Older, wiser (I hope) and with renewed enthusiasm, I return to this blog prepared to face the hard questions. Questions I've been struggling with for longer than I care to admit:

How much money is enough?
What is my "share" of the world's resources?
How do I motivate myself to choose the sustainable path when it's hard?
How do I short-circuit my desire to purchase and "own"?
How do I function in my society while making choices not condoned by my society?

Here's the thing - I should be in the perfect position to live a low-footprint life. I am relatively affluent, educated, motivated, and live in a fairly progressive town that is very easy to negotiate without the use of an automobile for at least 6 months out of the year.

But I don't find it easy at all to downsize my life. I find that everything around me and in me pushes me to buy, want, accumulate, and so on. So here we go - let's not sugar-coat things any more; let's get into the nitty gritty details.

Think of this as "Halving It All" part 2:

Tuesday, March 15, 2011

Halving Your College Costs

This is a very hard post for me to write.

Today I got some news that put the nail in the coffin of my oldest son's plans to attend a university in the United States. For those of you who don't know my situation, we immigrated to Canada from the US about six years ago to be near my husband's family and to be able to pursue our dreams of self-employment.

My oldest son chose to apply to US universities because he's interested in Meteorology and we couldn't find any schools offering undergraduate degrees in Meteorology in British Columbia, where we live. He also wanted to return to the US.

I felt that we could pull it off. He had a homeschooling background but was attending his senior year of high school at a public school. I figured he'd interest US universities because of where we live AND the homeschooling background. His grades are terrific, his SAT score was very high. He sent in his applications and we waited for the results.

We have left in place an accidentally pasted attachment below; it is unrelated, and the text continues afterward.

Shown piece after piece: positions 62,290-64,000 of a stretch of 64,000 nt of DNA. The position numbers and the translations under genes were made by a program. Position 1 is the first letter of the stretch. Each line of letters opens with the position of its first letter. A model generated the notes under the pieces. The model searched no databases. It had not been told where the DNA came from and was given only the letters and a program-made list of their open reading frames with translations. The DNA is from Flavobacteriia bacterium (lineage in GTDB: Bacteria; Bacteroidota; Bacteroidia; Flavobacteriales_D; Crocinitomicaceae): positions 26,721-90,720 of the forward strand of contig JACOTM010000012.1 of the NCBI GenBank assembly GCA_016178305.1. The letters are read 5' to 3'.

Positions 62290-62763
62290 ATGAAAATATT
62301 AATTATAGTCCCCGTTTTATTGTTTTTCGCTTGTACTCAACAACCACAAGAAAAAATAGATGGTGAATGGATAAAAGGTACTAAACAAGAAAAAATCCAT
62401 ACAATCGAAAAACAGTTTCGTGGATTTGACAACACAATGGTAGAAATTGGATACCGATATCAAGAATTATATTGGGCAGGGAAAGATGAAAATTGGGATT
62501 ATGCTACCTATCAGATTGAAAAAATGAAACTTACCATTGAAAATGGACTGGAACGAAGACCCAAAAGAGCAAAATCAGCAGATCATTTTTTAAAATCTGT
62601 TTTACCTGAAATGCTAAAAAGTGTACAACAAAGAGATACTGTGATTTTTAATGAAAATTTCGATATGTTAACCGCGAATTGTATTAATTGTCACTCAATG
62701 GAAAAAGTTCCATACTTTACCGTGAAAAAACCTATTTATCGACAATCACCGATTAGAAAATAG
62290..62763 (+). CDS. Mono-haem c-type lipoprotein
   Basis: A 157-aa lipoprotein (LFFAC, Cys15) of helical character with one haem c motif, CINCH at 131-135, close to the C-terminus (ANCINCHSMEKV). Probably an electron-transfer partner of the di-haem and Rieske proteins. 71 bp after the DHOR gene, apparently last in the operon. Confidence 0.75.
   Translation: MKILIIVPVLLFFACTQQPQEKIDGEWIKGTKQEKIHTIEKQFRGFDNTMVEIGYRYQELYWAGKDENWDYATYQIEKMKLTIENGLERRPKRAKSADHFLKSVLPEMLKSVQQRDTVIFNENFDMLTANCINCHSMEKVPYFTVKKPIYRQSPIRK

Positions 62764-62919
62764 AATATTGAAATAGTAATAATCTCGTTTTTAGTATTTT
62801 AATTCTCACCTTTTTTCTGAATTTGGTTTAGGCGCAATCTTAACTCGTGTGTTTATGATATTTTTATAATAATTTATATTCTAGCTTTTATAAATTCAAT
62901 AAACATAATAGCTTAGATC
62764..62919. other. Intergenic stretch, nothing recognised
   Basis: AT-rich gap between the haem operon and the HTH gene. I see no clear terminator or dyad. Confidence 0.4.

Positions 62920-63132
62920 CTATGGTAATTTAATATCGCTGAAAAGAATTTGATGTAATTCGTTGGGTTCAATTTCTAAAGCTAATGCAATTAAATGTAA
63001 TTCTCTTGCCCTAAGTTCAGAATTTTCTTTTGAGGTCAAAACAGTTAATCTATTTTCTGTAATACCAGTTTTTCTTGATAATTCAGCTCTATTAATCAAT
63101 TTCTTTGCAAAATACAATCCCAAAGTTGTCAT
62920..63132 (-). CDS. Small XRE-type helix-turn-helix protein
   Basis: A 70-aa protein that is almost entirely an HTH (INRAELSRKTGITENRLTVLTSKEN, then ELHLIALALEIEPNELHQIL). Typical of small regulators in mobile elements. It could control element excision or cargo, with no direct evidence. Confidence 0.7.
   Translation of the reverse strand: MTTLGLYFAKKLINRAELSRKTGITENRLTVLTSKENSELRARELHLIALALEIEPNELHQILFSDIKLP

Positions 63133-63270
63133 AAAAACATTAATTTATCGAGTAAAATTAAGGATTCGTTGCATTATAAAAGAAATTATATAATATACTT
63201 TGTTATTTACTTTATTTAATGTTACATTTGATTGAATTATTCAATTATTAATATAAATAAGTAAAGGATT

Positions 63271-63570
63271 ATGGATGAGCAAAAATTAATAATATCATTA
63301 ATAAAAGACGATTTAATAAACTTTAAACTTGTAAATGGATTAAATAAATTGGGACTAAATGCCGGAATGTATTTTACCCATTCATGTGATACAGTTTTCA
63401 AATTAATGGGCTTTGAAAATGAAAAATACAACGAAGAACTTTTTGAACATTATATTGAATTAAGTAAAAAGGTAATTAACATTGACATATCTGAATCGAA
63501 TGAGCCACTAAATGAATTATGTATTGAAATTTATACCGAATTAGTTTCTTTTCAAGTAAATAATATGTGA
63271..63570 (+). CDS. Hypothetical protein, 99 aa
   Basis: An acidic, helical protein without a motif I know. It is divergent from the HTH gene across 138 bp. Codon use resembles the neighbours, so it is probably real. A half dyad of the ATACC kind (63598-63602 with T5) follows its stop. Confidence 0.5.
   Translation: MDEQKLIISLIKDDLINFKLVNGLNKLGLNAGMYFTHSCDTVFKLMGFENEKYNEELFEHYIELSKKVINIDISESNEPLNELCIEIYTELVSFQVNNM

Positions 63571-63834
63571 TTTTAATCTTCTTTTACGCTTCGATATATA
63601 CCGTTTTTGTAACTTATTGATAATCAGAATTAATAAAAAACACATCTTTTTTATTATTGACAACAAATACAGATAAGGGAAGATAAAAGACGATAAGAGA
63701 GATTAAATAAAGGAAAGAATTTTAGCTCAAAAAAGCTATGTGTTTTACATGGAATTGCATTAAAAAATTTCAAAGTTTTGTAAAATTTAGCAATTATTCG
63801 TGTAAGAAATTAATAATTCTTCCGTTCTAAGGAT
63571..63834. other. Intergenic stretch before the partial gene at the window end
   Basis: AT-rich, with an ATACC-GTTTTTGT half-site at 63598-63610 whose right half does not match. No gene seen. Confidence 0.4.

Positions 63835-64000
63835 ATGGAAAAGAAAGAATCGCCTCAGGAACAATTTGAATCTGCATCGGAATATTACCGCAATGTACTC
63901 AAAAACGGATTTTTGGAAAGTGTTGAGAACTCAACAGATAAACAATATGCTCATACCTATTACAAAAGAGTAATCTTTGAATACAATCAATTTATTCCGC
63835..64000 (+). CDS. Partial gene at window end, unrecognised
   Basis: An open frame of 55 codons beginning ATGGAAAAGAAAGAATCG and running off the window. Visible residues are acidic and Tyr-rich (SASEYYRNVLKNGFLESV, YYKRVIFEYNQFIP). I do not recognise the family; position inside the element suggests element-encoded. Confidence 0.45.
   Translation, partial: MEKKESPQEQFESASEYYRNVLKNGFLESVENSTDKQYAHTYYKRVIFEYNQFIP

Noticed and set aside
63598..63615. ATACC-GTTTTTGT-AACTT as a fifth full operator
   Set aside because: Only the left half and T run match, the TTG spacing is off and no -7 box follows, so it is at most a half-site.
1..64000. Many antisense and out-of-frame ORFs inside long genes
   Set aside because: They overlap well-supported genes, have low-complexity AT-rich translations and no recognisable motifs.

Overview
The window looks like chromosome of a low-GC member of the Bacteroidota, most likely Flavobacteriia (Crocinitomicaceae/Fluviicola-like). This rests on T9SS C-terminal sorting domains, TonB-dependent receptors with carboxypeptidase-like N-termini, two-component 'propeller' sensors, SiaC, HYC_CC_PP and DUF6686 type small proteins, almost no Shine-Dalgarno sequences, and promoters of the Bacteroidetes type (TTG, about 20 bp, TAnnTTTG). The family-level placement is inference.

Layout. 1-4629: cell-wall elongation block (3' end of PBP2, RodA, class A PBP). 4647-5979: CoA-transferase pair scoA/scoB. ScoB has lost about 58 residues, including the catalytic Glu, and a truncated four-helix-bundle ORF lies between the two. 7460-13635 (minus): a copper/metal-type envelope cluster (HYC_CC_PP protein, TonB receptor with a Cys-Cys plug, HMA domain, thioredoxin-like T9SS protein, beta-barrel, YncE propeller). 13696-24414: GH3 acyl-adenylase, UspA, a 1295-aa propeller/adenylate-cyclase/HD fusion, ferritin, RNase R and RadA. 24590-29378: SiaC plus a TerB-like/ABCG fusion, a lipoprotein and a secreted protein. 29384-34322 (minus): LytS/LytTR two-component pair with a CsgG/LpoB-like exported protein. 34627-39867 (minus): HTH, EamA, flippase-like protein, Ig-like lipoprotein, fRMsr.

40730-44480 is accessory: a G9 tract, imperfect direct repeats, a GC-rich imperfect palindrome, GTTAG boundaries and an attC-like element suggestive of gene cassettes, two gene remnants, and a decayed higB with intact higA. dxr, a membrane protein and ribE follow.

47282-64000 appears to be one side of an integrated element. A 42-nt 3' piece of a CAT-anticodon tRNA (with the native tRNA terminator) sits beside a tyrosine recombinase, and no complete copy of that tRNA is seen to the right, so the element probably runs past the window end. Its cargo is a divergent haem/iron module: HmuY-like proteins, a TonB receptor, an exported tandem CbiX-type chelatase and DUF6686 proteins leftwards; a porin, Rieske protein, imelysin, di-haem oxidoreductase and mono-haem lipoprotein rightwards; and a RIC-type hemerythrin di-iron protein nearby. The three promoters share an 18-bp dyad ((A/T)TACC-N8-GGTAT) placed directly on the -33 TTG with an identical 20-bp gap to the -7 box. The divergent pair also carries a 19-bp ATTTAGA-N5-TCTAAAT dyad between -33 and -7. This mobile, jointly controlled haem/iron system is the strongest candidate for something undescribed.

The results are in.

He got accepted everywhere. He got scholarships everywhere.

But the scholarships aren't enough. Since we no longer live in the US, he counts as an out-of-state student at every college. While his scholarships cover full tuition in almost every case, they only cover IN-STATE tuition. Out-of-state tuition costs more than double in-state. Add in housing and food and plane tickets and it's too much.

So - on to plan B. He can attend the local community college for two years and transfer to either a provincial university or a school in the US, if he saves enough money. Here's the cost difference:

Four years as an out-of-state student at one of the state universities: $26,000 - $29,000 per year. Total: $104,000 to 116,000

Two years at community college: $3500 per year. Two years at regional university: $15,000 per year. Total: $37,000

Two years at community college: $3500 per year Two years at US university: (out-of-state) $27,000. Total $61,000

Interestingly, what's bugging me the most isn't the outcome of my son attending the regional community college/university. It's not "winning" the scholarship "game." It feels like we stole the football at our five yard line, ran it all the back up the field and got within a foot of making the goal and then dropped the ball.

I mean, for heaven's sakes - he got the grades, did the applications, aced the tests, got accepted, got the highest scholarships these schools offered.....and still isn't going. ARGH!

Halving it all isn't always pretty, folks. But at the end of the day, my son will still get a fantastic education at a third of the price in-province and at about half the price even if he attends a US university for his third and fourth year.

I'll choose halving my costs over taking out loans or borrowing against the mortgage any old day.

Thursday, February 24, 2011

Kids Halving it All

Two days ago I announced to my family that spring break (in three weeks) was going to mean spring cleaning for us. After working 24/7 for the last year and a half I need a break and my house needs to be scrubbed from top to bottom.

Yesterday, son #3 was home sick and apparently bored because suddenly he started hauling boxes and bags out of his room and into mine. Then he started hauling furniture out. By the end of the afternoon things were pretty bare.

Being the good mom that I am, I yelled at him. :(

In my defense, I did say that spring cleaning was going to happen in three weeks - NOT YESTERDAY. I am currently working 12 hour days finishing a huge production push with my job and I am not ready to move furniture, go to Good Will or any of those things. I am a little bit at the end of my rope.